Production/Trade. Literally everything that comes from the sea is used – all fishes are either dried or smoked or salted, except the evoor, which is not used for food but to provide oil for lamps, and then used as a fertiliser for the small and primitive agriculture practised in Parthanul or as bait for other fish. Oysters are captured in large quantities, and though they’re not sold because there’s no market for them, they are largely eaten and their shells used to decorate houses or make some small gifts. Their cousins, trysters, on the other side, are considered a delicacy and though rarer than oysters, Parthanul provides a good quantity of them. They are not so much eaten as they are sold, however, as they present more profit that way.
From the reed gathered, chitt and yealm reed (common water reed) are used in the roofs and other items as clothes and other durable objects. Lifereed is also used in roofs, and their fruit stored. When treated by the salt water of the ocean, they’re quite rigid, and used to construct small walls to mend something.
It is very rare to find here any pearl, and that is a desire of every person. When anyone finds one, they prefer to keep it instead of selling it, though it would render good money. They believe that a pearl is a gift from Baveras herself.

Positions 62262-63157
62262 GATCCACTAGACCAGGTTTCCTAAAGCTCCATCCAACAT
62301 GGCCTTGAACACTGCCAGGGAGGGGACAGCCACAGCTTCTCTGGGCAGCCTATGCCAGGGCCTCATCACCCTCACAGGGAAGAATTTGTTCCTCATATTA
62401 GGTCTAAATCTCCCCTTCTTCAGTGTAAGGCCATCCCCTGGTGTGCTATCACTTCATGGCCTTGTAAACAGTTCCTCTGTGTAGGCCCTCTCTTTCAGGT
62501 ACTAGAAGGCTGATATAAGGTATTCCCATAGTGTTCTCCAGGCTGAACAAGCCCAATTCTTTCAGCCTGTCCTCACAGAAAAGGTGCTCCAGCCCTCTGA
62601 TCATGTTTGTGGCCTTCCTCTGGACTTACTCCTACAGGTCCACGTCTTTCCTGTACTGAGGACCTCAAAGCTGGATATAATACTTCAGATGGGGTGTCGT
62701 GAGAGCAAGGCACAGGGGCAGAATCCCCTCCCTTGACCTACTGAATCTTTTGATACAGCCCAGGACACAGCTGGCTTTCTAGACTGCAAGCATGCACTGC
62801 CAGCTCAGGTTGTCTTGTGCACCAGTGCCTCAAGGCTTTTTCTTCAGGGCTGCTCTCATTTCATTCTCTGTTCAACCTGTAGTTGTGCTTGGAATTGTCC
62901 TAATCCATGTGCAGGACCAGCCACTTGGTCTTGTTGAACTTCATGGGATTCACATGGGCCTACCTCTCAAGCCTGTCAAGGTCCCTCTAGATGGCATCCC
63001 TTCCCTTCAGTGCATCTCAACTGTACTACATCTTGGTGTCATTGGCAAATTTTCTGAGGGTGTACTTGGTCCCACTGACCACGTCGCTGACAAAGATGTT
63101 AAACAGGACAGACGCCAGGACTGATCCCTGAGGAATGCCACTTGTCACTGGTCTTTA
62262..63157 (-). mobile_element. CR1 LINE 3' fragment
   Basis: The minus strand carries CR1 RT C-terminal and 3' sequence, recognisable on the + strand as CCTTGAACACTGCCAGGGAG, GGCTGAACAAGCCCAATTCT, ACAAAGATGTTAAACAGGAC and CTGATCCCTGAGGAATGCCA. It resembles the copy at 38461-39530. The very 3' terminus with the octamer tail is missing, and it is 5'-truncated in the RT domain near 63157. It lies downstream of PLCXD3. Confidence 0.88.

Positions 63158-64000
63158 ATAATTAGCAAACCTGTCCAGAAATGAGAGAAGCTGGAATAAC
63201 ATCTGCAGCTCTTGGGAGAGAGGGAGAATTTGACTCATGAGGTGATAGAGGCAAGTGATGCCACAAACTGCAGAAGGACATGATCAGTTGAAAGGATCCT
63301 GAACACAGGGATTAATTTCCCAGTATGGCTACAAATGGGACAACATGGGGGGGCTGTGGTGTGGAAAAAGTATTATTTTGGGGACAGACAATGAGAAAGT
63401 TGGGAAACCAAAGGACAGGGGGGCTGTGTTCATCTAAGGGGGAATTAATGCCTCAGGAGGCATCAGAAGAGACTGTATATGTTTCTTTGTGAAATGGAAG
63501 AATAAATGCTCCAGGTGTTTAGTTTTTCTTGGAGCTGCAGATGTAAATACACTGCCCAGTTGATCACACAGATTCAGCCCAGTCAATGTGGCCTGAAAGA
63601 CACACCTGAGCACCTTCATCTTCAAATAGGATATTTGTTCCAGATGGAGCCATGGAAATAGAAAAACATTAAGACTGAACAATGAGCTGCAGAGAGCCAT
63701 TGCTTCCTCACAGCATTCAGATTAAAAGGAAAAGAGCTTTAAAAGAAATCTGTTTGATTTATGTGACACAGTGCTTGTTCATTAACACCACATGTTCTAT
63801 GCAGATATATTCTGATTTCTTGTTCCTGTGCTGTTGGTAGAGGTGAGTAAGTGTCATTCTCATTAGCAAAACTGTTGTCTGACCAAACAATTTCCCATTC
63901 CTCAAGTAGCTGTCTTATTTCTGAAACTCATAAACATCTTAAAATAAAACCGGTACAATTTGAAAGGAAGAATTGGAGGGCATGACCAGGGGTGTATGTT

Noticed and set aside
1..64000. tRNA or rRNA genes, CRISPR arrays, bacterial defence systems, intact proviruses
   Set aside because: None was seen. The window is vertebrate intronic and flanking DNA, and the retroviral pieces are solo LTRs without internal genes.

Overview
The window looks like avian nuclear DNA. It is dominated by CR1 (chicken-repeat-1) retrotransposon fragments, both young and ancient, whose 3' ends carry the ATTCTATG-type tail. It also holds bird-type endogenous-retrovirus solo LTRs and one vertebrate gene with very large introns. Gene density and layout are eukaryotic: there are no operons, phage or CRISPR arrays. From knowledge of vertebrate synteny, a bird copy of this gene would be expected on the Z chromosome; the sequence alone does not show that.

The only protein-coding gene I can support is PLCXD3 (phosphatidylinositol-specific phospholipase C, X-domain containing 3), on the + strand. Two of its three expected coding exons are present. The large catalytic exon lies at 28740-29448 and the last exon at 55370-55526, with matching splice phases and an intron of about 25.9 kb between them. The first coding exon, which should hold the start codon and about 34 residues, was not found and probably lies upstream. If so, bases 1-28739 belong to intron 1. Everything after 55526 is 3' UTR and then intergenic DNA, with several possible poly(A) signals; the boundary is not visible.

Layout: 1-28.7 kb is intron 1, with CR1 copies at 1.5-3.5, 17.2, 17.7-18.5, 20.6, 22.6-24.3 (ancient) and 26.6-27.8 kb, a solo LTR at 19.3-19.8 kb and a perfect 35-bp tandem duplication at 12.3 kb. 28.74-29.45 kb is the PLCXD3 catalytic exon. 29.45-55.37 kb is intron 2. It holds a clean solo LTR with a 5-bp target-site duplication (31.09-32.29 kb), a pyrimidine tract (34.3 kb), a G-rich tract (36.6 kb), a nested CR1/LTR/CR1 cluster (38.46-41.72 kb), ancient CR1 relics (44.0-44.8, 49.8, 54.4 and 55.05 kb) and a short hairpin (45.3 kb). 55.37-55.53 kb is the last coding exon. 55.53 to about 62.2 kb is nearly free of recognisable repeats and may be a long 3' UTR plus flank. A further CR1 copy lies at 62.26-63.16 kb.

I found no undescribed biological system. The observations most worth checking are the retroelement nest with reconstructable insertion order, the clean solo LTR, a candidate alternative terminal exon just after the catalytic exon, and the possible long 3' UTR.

Parthanul consumes little of all these things; the excess is sold. Fish, trysters and some varieties of reeds are sold to Marcogg, as well as some small items made with shells - selling usually takes place on the third day of the week, which is Marcogg's market day; lifereed and some parts of the crustaceans are sold to the dwarves of Tyr Ethran. It is very common that this trade is not the usual item-money exchange, but rather exchanging seafood with other types of food, and drinks (especially beer).
Government. Every year is elected one Master of the Harbour – usually a fisherman past his days of sailing, experienced on the ways of life, a very charismatic person. People turn to him to hear his advice in everything, from a trade issue to his opinion on the weather; he also blesses any marriage or birthday and has always something to say in a funeral.